The MSA meeting 2017

The first week of August 2016, I had the opportunity to go to Berkeley, California to present a poster at the 2016 annual meeting Mycological Society of America (MSA). The poster I presented was titled “Fungal colonization of wood in ground contact”. As part of my PhD research with Dr. Jeff Morrell at the Wood Science and Engineering Department (OSU), I looked at how communities of fungi associated with wood change overtime.

The poster session was held outdoors and lasted about 2 hours. Fortunately, pretty much all of the people that stopped by my poster were very attentive. It was very rewarding to explain all the work I have done on my project and receive feedback from students and researchers. I also have the opportunity to attend many presentations about ecology of fungal communities, interactions fungi-plants and how climate change may affect communities of fungi. Common themes throughout the conference were the importance of fungi in the sustainability of ecosystem, impact of changes in environmental conditions on fungal communities and the need to better understand their ecological functions in our environment.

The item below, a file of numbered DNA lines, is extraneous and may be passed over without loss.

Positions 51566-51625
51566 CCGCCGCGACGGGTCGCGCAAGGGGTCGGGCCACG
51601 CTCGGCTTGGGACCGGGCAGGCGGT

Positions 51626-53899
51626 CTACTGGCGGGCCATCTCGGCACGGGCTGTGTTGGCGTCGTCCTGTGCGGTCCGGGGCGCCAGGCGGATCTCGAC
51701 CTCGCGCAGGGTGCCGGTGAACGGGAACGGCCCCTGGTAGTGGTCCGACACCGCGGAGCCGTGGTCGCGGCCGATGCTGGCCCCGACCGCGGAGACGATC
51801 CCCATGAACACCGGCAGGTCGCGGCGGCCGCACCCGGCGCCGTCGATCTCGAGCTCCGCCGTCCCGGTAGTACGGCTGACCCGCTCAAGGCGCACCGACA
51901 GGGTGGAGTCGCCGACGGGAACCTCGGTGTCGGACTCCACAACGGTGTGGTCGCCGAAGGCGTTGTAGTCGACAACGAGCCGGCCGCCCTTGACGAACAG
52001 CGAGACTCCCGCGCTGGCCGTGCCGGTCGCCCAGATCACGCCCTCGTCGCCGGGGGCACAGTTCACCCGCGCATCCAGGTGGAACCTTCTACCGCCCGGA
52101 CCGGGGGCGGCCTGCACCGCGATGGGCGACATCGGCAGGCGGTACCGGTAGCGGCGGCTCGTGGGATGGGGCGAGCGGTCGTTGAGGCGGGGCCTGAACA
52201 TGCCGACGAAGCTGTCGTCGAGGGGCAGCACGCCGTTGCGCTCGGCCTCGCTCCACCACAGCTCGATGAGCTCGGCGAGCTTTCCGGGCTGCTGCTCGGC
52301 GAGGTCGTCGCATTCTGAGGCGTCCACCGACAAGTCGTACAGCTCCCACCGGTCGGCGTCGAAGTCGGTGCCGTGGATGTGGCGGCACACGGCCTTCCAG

It was certainly a beneficial trip in so many different ways. There were plenty of spaces for attendees to meet up and networking. I learned so much from those four days, and I met many people from different schools in North America. I also had the opportunity to attend workshops on professional development that gave me guidance on how to prepare for an academic position and networking sessions for students and experts.

I would like to take this opportunity to thank the SSI for the support to attend this conference. As recipient of your fellowship program I am so grateful for the opportunities this award provided me. I appreciate the things you do for our community, particularly in support environmental awareness and education. Today, I feel more confident about my research and knowing that I am in the right track before my upcoming dissertation.

Promoting knowledge, understanding and ideas on the relationship between wood decay fungi and the environment